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Nutritional Concepts Mid-Week Brief
May 22, 2013
Dear Valued Subscriber,

 

We hope you are having a great week!

 

Have a happy, healthy day. Bonnie and Steve Minsky

Meds, Supps, Procedures Alert.

fdaMedications

Important safety labeling changes, including Boxed Warnings, Contraindications, Warnings, Precautions, or Adverse Reactions apply to the following medications:

  

Actonel, Actonel w/Calcium, Actemra, Ambien, Ambien CR, Amrix, Atacand, Atacand HCT, Atelvia, Atripla, Binosto, Boniva, Coartem, Cogentin, Didronel, Dificid, Edluar, Emtriva, Flexeril, Fosamax, Fosamax Plus D, Incivek, Jalyn, Juxtapid, Nulojix, Pradaxa, Qualaquin, Rebif, Samsca, Seroquel, Seroquel XR, Simponi, Supprelin LA, Victozo, Viread

 

For details about the changes to these meds, go to this FDA link. We also encourage you to speak to your physician and pharmacist.

 

Procedures/Devices
New generation birth control therapies are under fire. Read more here.
 
Public Health Announcements
If you were born during 1945-1965, talk to your doctor about getting tested for hepatitis C. Baby boomers are five times more likely than other adults to be infected. In fact, 75 percent of adults with hepatitis C were born during these years.

More than 15,000 Americans, most of them baby boomers, die each year from hepatitis C-related illness. 
Hepatitis C is a leading cause of liver cancer and reason for liver transplants. Other serious health problems related to hepatitis C include liver damage, cirrhosis, and liver failure.

The reason that baby boomers have the highest rates of hepatitis C is not completely understood. Most boomers may have become infected in the 1970s and 1980s when rates of hepatitis C were the highest. Many baby boomers could have gotten infected from tainted blood and blood products before testing of the blood supply began in 1992. Others may have become infected from injecting drugs, even if only once in the past.

People with hepatitis C often have no symptoms and can live for decades without feeling sick. Risk factors for hepatitis infection include: 
  • History of blood transfusions or other blood products (before July 1992)
  • Organ transplant before widespread testing for HIV and hepatitis (before July 1992)
  • Long-term dialysis treatment
  • Exposure to hepatitis C such as through a healthcare setting (healthcare needle sticks)
  • Infection with HIV, the AIDS virus
  • Children born to mothers who have hepatitis C
  • Any past use of injected illegal drugs
  • Having received a tattoo with needles that were not properly disinfected

The only way to know if you have hepatitis C is to get tested. There is a simple blood test to determine if a person has ever been infected with the hepatitis C virus. It is estimated that one-time testing of everyone born during 1945 through 1965 will prevent more than 120,000 deaths.

 

Recalls

King Pharmaceuticals, a subsidiary of Pfizer, has voluntarily recalled 84 lots of levothyroxine sodium tablets (Levoxyl) in the United States as a cautionary move, because it has determined that the current product may not meet the specification for potency throughout its shelf life.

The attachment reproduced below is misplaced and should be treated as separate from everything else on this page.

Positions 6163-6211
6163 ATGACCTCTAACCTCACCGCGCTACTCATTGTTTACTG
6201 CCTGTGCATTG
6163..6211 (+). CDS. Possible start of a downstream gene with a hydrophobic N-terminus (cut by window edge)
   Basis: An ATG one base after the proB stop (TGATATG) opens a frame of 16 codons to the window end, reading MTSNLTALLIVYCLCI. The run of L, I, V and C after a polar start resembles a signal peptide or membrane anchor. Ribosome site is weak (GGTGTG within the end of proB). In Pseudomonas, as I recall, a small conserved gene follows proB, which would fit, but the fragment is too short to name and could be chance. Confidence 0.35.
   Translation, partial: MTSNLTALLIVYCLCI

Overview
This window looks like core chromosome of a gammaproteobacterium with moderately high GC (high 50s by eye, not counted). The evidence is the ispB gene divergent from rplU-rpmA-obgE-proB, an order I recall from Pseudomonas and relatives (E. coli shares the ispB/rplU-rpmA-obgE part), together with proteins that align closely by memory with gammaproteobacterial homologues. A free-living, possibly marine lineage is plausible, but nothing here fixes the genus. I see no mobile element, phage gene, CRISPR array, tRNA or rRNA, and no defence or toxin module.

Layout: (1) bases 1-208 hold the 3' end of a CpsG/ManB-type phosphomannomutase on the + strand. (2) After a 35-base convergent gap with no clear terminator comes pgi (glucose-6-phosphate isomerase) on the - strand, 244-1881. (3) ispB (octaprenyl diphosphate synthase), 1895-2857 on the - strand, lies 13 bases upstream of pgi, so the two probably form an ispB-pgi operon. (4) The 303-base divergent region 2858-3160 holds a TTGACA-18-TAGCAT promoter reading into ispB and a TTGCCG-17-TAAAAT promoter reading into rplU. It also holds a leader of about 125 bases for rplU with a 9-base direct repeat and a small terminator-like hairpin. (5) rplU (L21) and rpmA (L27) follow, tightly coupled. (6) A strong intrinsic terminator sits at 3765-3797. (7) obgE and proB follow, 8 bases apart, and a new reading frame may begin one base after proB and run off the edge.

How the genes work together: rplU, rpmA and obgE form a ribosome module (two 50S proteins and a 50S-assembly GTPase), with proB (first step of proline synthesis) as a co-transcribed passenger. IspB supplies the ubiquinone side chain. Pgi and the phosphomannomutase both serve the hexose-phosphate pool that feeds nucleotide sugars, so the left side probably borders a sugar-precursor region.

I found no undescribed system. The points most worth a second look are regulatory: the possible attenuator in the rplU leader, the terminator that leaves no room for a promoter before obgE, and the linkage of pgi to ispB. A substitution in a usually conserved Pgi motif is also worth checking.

This follows a voluntary recall of a newer formulation of the same product last month, when an unusual odor was found to be affecting 100- and 1000-tablet bottles. The company has said it may not be able to restart production of the newer formulation of the product until 2014.

 

Because of this, it reverted to using Levoxyl made with a previous formulation, and some batches of this product have been found to be exhibiting lower-than-expected results, which may mean potency is slightly below  the specification at or prior to expiry.

 

As a conservative measure, the company decided to recall all of the older-formulation product at the retail level; this newest recall was initiated on April 30, 2013 and has been done with the awareness of the FDA.

 

There are 2 formulations, and there are no plans to reintroduce the older formulation. With these recalls, Levoxyl is currently not available. They are working diligently to return Levoxyl to market and expect to do so in 2014.

 

Supplements

Nutraceutical company XYMOGEN recalled its joint health supplement Artriphen™ due to undeclared allergens discovered within the product. Consumers are encouraged to return the product for a full refund.

 

Fight Junk Food With Fish Oil.
New data suggests fish oil could minimize the effects that junk food has on the brain. 
 
Researchers found that fish oils likely play a significant role in stalling refined sugars and saturated fats' ability to inhibit the brain's control on the body's intake of food. 
 
Body weight is influenced by many factors, and some of the most important of these are the nutrients we consume. Excessive intake of certain macronutrients, the refined sugars and saturated fats found in junk food, can lead to weight gain, disrupt metabolism and even affect mental processing. These changes can be seen in the brain's structure, including its ability to generate new nerve cells, potentially linking obesity to neurodegenerative diseases.
 
Fish oil restores normal function by interfering with the production of inflammatory molecules, suppressing triglycerides, and return nerve growth factors to normal.
 
Similar to the effects of calorie restrictive diets, including more oily fish or fish oil supplements are a positive step forward for those wanting to improve their general health. The research will be published in an upcoming issue of British Journal of Nutrition.